Decor Drama

Sound advice on cohabitation, party planning and travel perks.


John D. Spooner is an investment adviser, author and novelist. His most recent book is No One Ever Told Us That: Money and Life Lessons for Young Adults. Here, he responds to queries from advice seekers of all ages. Send your conundrums to

I recently moved in with my boyfriend, a big commitment to be sure. If things work out, we’ll be married in a year or so. He’s a wonderful person, and we have much in common. The only issue I have (and it’s a big one) is he has the worst taste in decor and furnishings. Honestly, I am no Martha Stewart, but he’s got wooden crates to keep belongings in. He loves his leather La-Z-Boy chair (ugh!) and even has a glass dining table that he sprays with Windex after dinner. I can’t take it! How can I reason with him? My stuff is not going to mesh with his. My tastes run toward Colonial and simple beachy styles. To answer your question, I sampled a variety of young people, married and not, who live together. In almost every case the answer to this problem was perhaps sexist. The women would say, “I make the major decisions about furnishings. I throw him a bone here and there for the sake of comfort and harmony.” And the guys would say, “I don’t care what furniture we have, really, as long as there’s a great couch and a seat I can call my ‘special chair.’ ” One of the women said, “It’s not that my husband has bad taste. He actually has no taste. But he’s got so many good qualities, it really doesn’t matter. Chintz is chintz, and who’s going to argue about a mahogany dining table?” This problem of decorating in a relationship should be way down the list of important issues, because it can be solved by his abdication in this case. He doesn’t give a tinker’s damn about the furniture, as long as he can sit on it or sleep on it. You won. You are in control. And if he were a horrible dresser, you could fix that as well. As far as other areas are concerned, like sex and children and in-laws and money, feel free to write in again when the real rubber meets the real road.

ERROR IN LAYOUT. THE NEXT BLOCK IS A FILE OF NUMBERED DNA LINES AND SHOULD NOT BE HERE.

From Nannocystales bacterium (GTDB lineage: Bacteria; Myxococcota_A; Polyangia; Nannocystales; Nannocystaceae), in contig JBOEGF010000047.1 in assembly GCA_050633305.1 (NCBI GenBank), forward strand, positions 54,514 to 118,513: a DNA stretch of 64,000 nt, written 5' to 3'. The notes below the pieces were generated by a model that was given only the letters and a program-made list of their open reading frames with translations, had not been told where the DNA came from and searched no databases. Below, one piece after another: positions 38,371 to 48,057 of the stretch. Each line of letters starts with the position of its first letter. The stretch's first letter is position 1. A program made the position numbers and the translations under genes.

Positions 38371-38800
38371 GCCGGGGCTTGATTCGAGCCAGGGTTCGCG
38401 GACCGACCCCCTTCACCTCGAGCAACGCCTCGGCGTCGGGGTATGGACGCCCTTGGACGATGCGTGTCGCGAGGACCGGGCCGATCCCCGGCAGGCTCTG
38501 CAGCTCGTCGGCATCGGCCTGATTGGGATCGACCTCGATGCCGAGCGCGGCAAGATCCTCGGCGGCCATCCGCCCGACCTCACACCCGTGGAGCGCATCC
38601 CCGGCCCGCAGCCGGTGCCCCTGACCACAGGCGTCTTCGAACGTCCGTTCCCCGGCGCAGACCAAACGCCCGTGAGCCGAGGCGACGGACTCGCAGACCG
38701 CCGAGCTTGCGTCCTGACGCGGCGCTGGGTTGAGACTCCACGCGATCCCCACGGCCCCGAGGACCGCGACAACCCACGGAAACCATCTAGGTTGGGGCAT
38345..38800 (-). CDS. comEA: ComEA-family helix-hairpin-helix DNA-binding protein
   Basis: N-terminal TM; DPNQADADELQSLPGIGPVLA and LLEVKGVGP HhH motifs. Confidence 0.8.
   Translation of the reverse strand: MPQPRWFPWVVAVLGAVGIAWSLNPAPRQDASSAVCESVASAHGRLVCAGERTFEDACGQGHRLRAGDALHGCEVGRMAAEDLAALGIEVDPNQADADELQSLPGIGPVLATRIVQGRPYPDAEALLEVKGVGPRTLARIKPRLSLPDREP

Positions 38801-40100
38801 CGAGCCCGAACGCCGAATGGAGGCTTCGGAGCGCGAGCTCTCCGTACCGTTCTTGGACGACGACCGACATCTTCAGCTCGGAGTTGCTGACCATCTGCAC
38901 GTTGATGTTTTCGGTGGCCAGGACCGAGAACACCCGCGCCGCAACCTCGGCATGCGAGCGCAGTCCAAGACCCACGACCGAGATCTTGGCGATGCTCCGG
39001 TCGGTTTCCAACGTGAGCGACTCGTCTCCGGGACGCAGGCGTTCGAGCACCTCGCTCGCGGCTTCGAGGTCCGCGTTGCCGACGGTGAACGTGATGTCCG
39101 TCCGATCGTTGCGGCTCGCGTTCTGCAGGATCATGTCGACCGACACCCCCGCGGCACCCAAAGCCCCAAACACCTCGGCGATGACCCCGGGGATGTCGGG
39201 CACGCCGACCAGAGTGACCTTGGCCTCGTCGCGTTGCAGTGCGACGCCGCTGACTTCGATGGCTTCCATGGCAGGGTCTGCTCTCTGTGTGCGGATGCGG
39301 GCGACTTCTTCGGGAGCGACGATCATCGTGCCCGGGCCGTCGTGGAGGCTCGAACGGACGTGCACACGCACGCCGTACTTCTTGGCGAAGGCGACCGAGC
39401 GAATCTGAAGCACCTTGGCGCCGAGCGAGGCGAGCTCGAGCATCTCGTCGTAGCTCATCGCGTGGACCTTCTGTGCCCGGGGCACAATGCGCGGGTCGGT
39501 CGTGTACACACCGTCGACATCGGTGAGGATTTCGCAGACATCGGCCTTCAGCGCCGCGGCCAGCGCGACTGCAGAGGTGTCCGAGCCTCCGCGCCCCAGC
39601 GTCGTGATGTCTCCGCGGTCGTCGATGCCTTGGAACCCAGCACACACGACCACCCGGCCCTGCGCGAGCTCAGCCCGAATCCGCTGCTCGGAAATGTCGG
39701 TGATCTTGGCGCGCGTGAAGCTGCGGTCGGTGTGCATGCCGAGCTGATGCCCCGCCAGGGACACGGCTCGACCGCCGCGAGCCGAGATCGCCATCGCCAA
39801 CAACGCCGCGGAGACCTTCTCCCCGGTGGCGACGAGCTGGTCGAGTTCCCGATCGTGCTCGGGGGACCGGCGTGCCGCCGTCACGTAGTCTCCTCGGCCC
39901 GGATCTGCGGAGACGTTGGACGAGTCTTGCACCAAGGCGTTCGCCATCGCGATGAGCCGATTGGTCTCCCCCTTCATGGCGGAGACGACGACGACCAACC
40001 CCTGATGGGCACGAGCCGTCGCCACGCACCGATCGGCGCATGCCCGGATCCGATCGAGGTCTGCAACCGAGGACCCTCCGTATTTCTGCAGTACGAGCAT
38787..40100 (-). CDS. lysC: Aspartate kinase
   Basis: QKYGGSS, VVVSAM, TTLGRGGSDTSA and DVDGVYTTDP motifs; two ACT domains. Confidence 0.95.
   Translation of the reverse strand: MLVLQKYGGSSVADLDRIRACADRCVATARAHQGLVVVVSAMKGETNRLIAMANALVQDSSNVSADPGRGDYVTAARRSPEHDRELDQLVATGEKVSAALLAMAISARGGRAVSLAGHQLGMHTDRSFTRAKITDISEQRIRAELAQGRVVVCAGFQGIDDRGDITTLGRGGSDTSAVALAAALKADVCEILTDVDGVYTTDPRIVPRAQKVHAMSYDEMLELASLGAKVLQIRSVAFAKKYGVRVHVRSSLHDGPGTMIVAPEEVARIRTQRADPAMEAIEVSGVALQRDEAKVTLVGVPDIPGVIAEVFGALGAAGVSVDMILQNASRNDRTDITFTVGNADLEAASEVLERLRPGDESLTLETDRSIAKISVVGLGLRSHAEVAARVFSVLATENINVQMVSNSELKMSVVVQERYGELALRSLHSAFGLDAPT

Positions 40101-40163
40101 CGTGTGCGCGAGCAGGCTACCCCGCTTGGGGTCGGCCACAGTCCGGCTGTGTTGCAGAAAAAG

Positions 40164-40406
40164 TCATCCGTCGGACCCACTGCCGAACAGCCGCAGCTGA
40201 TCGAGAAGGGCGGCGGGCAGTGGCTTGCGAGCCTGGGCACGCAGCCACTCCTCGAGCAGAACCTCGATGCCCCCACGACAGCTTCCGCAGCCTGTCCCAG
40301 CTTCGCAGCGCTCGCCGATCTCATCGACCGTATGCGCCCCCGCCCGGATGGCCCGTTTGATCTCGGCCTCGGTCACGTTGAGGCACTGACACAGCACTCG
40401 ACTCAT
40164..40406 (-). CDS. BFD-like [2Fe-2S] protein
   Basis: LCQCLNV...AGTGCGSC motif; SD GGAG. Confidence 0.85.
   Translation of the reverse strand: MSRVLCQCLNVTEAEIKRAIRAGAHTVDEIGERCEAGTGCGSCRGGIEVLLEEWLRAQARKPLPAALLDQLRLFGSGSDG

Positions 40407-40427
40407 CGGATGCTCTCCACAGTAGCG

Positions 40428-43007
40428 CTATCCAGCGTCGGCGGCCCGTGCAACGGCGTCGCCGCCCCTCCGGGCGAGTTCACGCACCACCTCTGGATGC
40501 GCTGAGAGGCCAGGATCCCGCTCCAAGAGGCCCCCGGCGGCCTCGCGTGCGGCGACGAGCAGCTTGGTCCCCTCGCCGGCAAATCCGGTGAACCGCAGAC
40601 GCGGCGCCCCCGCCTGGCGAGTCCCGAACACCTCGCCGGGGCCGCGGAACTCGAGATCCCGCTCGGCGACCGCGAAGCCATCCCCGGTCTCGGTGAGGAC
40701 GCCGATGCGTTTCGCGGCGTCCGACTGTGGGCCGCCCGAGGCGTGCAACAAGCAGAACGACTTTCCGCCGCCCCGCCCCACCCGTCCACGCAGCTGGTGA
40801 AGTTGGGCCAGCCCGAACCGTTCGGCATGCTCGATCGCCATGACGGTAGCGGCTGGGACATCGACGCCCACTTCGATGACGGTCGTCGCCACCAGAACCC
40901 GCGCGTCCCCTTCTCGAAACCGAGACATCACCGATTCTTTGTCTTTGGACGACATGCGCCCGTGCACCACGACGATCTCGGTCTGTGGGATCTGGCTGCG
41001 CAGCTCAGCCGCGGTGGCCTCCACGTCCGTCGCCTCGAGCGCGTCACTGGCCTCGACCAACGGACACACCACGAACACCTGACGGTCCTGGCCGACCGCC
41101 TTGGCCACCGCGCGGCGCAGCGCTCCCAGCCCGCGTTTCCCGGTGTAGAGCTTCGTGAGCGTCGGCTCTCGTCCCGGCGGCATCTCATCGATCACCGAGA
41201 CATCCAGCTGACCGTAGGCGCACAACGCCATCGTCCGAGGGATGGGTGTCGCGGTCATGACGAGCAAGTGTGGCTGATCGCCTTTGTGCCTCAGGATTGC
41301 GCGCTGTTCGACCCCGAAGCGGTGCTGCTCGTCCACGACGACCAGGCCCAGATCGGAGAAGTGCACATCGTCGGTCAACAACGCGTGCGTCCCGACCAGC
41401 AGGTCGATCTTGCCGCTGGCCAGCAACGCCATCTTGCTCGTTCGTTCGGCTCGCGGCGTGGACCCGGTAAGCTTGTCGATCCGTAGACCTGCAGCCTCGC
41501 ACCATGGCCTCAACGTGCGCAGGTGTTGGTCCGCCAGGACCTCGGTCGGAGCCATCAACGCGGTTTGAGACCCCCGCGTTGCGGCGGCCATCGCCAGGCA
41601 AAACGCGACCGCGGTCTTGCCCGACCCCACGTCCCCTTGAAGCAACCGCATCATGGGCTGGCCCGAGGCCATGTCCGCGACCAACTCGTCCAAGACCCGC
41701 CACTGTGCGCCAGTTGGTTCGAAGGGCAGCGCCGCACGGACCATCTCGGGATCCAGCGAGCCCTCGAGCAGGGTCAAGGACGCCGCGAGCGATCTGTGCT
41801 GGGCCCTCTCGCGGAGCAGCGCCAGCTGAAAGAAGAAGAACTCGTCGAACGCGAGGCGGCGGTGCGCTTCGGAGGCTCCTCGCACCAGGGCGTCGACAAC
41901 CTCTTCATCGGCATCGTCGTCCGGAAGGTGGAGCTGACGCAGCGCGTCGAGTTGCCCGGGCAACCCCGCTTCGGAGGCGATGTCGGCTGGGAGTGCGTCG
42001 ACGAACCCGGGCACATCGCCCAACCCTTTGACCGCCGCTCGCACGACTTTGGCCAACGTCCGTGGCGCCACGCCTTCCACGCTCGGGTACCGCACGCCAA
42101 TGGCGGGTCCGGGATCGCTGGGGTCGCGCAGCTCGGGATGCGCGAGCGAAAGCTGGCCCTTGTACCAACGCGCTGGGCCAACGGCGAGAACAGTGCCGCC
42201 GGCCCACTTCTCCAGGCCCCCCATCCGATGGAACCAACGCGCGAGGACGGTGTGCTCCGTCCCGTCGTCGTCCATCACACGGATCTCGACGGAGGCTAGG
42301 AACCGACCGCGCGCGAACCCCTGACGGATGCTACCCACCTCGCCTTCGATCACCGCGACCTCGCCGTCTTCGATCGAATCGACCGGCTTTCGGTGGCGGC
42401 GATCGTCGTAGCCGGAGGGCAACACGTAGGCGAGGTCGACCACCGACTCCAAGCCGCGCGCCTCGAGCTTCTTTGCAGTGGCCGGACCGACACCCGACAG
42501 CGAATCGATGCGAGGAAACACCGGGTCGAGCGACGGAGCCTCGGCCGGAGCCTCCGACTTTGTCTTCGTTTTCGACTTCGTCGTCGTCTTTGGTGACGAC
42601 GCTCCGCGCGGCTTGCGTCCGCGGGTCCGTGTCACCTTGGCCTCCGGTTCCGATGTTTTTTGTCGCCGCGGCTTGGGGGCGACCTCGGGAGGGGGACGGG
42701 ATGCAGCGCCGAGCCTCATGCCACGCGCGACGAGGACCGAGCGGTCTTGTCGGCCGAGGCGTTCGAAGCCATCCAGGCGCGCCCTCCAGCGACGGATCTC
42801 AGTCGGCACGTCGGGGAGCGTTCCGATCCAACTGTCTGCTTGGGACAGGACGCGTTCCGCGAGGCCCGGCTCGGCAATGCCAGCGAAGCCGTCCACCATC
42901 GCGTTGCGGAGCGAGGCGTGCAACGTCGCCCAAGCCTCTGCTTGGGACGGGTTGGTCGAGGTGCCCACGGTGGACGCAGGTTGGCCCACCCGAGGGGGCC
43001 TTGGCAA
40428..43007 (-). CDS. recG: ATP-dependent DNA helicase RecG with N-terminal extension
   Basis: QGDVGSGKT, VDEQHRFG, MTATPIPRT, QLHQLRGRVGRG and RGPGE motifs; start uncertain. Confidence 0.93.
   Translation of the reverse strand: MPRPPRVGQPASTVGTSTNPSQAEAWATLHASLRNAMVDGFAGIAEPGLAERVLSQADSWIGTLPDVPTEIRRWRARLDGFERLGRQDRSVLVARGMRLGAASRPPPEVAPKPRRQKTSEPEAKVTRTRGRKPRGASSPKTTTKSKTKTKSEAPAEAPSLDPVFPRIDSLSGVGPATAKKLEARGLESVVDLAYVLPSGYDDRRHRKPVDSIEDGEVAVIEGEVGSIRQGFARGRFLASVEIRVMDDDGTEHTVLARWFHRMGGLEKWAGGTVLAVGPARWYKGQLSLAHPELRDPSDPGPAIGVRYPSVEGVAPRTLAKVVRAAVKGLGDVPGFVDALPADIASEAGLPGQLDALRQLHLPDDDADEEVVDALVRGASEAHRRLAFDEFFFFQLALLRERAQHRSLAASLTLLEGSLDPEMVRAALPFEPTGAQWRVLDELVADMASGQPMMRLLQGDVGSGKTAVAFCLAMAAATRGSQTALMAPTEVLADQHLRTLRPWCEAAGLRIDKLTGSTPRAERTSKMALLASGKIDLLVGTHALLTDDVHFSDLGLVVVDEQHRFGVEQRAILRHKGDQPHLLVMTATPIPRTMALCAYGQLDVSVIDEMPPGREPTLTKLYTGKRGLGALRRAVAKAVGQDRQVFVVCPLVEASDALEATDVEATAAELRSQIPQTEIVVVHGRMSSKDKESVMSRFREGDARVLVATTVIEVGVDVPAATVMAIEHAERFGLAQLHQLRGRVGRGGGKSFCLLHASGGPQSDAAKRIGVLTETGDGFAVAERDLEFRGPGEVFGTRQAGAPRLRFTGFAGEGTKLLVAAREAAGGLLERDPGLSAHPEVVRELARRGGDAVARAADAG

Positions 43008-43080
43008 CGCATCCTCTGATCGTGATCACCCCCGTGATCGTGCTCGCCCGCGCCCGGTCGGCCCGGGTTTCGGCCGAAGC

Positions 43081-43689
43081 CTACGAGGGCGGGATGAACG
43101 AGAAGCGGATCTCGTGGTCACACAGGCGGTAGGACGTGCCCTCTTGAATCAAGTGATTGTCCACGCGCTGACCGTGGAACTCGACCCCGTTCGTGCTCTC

I’m giving a dinner party for 10 people, and I want to make sure it’s memorable for the guests (in a good way). What can I do to enhance the experience, to make it different? First of all, I like to switch up the characters a little and get people out of their comfort zone. Don’t just invite old friends who know each other; invite new people in your life, people from different occupations and walks of life. Just know that in Boston, if you invite people from different political backgrounds, it can be a recipe for disaster. So be careful about raising subjects that can inflame the guests.

“Always have a non-negotiable demand. Don’t be a schmuck.”

I’m also a big believer in toasts and the clinking of glasses all around. If you’re the host or hostess, mention something that defines your old friendship or underscore something special or funny that keeps you friends. It loosens things up. Then between the main course and dessert, as host, I would also tap on a glass and tell the guests, “Just to really personalize this evening, I’d like us to go around the table and have each of you tell us something about your first job after college.” This little game is always a great character study. The responses are often funny, and they tend to teach all of us a lesson about human nature and the sometimes accidental nature of life. “What’s the most embarrassing moment of your life?” and “What’s the best piece of advice you’ve ever gotten, and who did you get it from?” likewise sparked lively conversation at recent gatherings I’ve attended. Unless you’re an amazing cook, dinner parties should be all about the company and the potential for new friendships. These elements are much more important than the food.

I haven’t tried Airbnb yet, but I do use various travel websites to book rooms at good prices. Often, particularly in New York, I get rooms looking out onto air shafts or construction, and it kind of ruins the fun of experiencing another town. I’m shy about asking for a different room. I don’t want to appear pushy. What? You don’t want to appear to be pushy in New York? The inventors of this game? One of the things I preach to young adults is “You should have more Brooklyn and New Jersey in you.” This means that, even if you’re shy and self-effacing, there are times when you have to stand up for yourself. My first investment company went broke, and we were acquired out of bankruptcy. I was too young to be too damaged by this, and I took my client list and showed up at the new firm. One of their big producers of business said to me, “What’s the deal you cut?”

I said, “I didn’t ask for anything. I think that if I work hard and produce, I’ll be rewarded.”

“Don’t be a schmuck,” he said. “If you ever become someone who really brings in commissions, always ask for perks, for a bigger slice of the pie. If you stand in the back of the room, thinking you’ll be noticed, forget it. You’ve got to be a little tiger if you think you’re worth it. Always have a non-negotiable demand. Don’t be a schmuck.” He was right. Sometimes you have to learn to sharpen your elbows.

I know a very busy couple who are never satisfied with any restaurant or hotel. They have to always work it. But they have a sense of humor. Whenever they check into any hotel, the man will say, “Why don’t you just show us the third room you were taking us to? It’ll be much easier on you.” Take a tip from the pros. If you’re unhappy with something you’re paying for, do something about it.

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